This is a bi-weekly publication of a four-part series investigating the potential lessons that the Cannabis industry can learn from Lean Manufacturing. Anderson Porter Design has an extensive background in Lean Design and Lean Construction Management: Principal Brian Anderson co-founded the Lean Construction Institute New England Community of Practice, which Dan Anderson currently leads, and several team members are certified as Lean Construction Managers through the AGC of MA.

 

[ How can an Architect help you identify and reduce some of the “eight forms of waste“? ]

Architects can help you define the scope of your project by first developing the Owner’s Program Requirements (OPR).  This essential step is a data-collection mission that ultimately results in an in-depth programming document. The OPR includes requirements for spaces, use adjacencies, equipment (i.e. power needs, cooling, lighting, security, acoustics, equipment), all types of processes defined by stakeholders (grow consultants, security specialists, extraction experts, engineers, employees, etc.)

Other input should also be considered at this stage from team members such as investors, board of directors, facility managers, etc. All of these stakeholders’ requirements must be defined in advance in order to increase efficiency in the design of space, systems, and to prevent the “waste” of repeating or re-constructing the project due to oversights and omissions. Once understood and documented, these values and objectives can be tied to the program to assure the success of the project. By defining your program prior to engaging an architect (or working with your Architect to develop this document) you can ensure that your design team has a thorough understanding of your processes, and that your facility is designed without wasting time and resources. 

One of the most overlooked forms of waste is the one often mentioned last: Skills. Not engaging your employees, stakeholders, vendors and partners – essentially, your human capital – can leave members of your team dissatisfied, and your production process operating at a sub-optimal level. This idea of engaging your human capital also applies to your consultants and the members of your design team.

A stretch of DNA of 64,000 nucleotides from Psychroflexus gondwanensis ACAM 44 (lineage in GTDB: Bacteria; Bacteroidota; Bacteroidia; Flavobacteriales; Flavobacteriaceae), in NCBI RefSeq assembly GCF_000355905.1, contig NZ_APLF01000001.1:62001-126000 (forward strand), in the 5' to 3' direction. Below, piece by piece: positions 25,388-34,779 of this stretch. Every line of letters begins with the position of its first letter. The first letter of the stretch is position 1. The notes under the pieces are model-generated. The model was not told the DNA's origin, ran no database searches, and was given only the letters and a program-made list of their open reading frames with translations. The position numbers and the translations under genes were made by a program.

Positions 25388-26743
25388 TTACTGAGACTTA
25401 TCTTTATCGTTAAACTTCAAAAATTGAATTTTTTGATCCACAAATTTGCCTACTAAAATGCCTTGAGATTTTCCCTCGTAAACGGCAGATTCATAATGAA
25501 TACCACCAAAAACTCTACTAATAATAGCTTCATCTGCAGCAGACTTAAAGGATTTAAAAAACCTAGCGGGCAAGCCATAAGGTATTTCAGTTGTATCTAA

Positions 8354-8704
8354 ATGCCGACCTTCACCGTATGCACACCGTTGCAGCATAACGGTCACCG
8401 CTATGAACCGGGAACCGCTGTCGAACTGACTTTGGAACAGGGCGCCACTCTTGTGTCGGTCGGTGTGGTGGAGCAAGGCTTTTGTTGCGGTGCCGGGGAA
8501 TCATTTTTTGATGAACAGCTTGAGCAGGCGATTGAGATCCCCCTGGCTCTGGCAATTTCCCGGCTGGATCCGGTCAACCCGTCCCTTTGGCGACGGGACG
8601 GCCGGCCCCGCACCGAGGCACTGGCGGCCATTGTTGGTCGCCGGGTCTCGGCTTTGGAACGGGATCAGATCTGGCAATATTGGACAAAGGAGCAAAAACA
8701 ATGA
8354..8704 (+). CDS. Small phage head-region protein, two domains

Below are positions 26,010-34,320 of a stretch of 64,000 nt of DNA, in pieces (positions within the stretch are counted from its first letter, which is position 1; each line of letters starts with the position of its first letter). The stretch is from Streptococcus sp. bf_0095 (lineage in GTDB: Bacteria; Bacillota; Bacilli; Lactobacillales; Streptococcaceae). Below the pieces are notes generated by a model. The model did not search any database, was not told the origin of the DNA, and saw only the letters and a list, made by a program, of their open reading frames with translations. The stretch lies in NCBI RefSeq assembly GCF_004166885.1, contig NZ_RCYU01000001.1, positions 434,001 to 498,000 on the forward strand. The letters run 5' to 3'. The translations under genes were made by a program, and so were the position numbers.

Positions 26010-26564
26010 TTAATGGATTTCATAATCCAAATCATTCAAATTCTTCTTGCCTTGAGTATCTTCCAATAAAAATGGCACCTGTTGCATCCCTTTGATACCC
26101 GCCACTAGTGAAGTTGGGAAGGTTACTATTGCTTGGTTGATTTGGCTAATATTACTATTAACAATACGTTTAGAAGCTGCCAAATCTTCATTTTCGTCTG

Often, projects are designed prior to having all the information and without full input from the entire team. As our partner Brian Anderson is fond of saying – design in advance of information is waste.’

The following hypothetical situations are examples of one type of waste (untapped talent) leading to another type of waste (defects or rework):

  • Design is completed prior to thorough assessment of the existing conditions. Demolition exposes conditions within the building that require a revised design to be developed. Back to the drawing board.
  • A cultivation facility is designed through a partnership with client and architect, without input from civil and mechanical engineers. Once engaged, the engineers identify the need for significant outdoor space for mechanical equipment. Back to the drawing board.
  • A Chief Cultivator and Extraction Lab Operator are not hired until after construction of a facility is complete. The facility is not designed to optimize their workflow, and they insist that the facility and equipment be updated. Back to the drawing board.

Typically, most of these errors or oversights can be addressed by starting the design process with a thorough and clearly defined program, which is one of the pillars of integrating Lean practices into the design and construction process.

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